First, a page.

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Getting Tanked

• CATEGORIES: Builds, Features • TAGS: .

During my brief visit to Seattle the weather was most uncooperative. Today it was rain and hail, intermixed with sun. Two days earlier it was thunder, lightening, and downpours. So, I wasn’t as productive as I would have liked. Still, I managed to clean some more parts, order some parts, and work on the gas tank.

Not surprisingly, there seems to be no aftermarket replacement tank for the DJ-3A. I’m pretty sure a DJ-5 or rear CJ-5 tank would fit just fine, but I didn’t have one readily available and, besides, I was trying to stay with the DJ-3A tank. After some searching, I found one with all the parts, but it was a bit dented.

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This tank took a pretty good hit.

Today I decided to get the dents out. With nothing to lose, I started by drilling an access hole in the good side so I could pound out the worst side.

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My tool of choice was a 20 pound pry bar that had a round surface at the top. So, I inserted the bar upside down into the newly drilled hold and began working out the dents. It worked surprisingly well.

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I also had a small sledge and a smaller bar with a rounded end that helped remove some dents.

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As you can see, there is some semblance of a rectangular tank now. It’s hardly perfect, but it will do for the time being.

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These strange are original DJ-3A tank straps that hold the tank under the body in the rear. I plan to keep these straps, but will replicate some heavier duty versions.

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8 Comments on “Getting Tanked

  1. Jim Ames

    Amazing how many parts from a DJ can be used to up date a cj, I’m also using the fuel tank on a CJ-5,the brakes and steering box{left hand steer}and many small parts,enjoy your build.Jim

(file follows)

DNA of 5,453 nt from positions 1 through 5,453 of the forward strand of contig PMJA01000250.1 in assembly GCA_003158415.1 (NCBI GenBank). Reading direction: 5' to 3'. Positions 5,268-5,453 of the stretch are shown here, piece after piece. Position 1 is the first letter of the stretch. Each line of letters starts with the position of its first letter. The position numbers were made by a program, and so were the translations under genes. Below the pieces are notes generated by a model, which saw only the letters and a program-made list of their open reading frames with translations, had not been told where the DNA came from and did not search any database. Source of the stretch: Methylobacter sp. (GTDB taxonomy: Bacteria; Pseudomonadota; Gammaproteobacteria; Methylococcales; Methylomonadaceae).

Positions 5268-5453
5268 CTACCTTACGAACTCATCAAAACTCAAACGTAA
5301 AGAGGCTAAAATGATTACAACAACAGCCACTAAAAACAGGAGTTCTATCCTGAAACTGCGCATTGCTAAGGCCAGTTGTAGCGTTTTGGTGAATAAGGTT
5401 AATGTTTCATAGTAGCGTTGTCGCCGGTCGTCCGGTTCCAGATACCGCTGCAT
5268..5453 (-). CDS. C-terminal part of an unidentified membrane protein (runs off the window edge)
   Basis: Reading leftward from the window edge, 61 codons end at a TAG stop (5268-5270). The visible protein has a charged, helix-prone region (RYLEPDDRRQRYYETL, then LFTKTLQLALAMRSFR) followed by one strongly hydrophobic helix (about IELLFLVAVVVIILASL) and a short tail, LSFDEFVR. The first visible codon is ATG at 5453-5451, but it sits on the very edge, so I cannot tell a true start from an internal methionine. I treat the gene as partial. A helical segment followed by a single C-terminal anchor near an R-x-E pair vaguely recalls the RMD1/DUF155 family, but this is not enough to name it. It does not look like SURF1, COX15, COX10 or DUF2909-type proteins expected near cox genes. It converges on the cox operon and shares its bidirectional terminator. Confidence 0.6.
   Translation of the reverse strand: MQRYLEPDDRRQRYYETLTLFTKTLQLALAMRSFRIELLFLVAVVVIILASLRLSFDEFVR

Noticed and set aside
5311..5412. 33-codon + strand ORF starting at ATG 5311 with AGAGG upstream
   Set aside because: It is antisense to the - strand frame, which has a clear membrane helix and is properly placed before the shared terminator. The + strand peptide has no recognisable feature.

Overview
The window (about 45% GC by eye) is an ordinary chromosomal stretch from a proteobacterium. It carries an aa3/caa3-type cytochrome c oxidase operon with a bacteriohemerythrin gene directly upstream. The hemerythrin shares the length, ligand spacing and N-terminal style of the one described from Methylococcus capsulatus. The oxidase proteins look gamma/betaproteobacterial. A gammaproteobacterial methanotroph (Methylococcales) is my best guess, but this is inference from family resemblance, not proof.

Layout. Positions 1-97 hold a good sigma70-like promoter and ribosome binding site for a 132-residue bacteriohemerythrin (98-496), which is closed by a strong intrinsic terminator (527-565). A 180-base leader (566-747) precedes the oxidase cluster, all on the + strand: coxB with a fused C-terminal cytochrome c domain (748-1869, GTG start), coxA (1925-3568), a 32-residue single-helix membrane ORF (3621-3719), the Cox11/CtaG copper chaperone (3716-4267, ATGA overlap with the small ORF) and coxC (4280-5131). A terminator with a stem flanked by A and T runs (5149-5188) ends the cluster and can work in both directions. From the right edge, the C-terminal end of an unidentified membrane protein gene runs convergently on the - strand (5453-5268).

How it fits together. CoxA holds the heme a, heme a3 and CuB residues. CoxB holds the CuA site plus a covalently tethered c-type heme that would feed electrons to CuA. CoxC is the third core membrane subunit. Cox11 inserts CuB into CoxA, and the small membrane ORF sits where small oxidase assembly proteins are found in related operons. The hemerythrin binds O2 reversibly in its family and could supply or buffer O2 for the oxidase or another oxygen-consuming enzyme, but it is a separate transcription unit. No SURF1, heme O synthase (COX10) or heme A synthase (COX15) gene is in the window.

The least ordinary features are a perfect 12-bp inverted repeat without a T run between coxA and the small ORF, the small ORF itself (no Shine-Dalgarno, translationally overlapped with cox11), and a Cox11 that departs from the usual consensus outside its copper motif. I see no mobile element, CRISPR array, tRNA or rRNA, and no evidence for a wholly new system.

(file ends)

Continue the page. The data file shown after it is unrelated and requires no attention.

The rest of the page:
2. SE Pennsylvania Steve

    Thanks for sharing, Dave. It must be satisfying to bring that gas tank back to life. How will you seal the access hole you drilled out?

  3. John H from CT

    Dave,

    Do your research on that tank sealer before you use it, even if it is By POR. I haven’t heard of one person with s positive long term (+10 years) with any tank sealer. The long term problems are far worse than the cure. I have a Jaguar Mark IX that someone used sealer on. It wasn’t pretty.

    The sealers work great at first then seem to slowly break down. First symotom is either poor acceleration or intermittent stumbling. By the time you experience this (years down the road), little bits and pieces of sealer have crudded up the fuel lines, carb bowl, float needle, jets, etc. and it is one pain to get it all out.

    IMO, much better to find all the leaks by doing an air pressure test with the tank submerged in water.

  4. David Eilers Post author

    Hi John,

    Thanks for that feedback John. I have no experience with tank sealers, but was aware that other folks were using them.

    I saw that the sealer was rated highly (most were on Amazon), but that doesn’t necessarily suggest they won’t have problems long term. I’d prefer not to add the sealer (just another item to add to the budget).

    Thanks,

    – Dave

  5. Allan Knepper

    Dave,
    I would add another voice to the no sealer comments. I have played with quite a few old tractors in the past 20 years and there is lots of discussion in that community about sealers. To me the sealers are really not used to “seal” any small leaks, the sealer is used to coat the insides of the tank to prevent corrosion. Ethanol blend fuels have added to the problem over the past years as it adds to moisture trapping inside the tank. As John has mentioned, the sealers over time tend to break down and begin to cause big issues with the fuel system. On my stuff, I have the gas tanks “hot tank” cleaned by a radiator shop and then repaired if needed. After repair and cleaning, keep tank full over any long term storage to prevent rust build up…….and stay away from ethanol blends.

    Allan

  6. Alaska Paul

    Dave, here’s a cheap tip that will prevent problems when pressure testing your fuel tank. Use the fuel line connection to deliver air to the tank (one to two psi) but install a light weight latex glove over the fuel filler neck before pressurizing the tank. If you inadvertently use too high of an air pressure the glove will pop, allowing the air to safely flow thru the tank without deforming the metal. With the tank safely pressurized fill a spray bottle with bubble solution (I bought Super Miracle Bubbles at Walmart) and spray the seams of the tank. I used to use dish soap to check for leaks but the bubble solution clings to the metal better than dish soap and quickly indicates leaks by colorful bubbles forming at the leaks.

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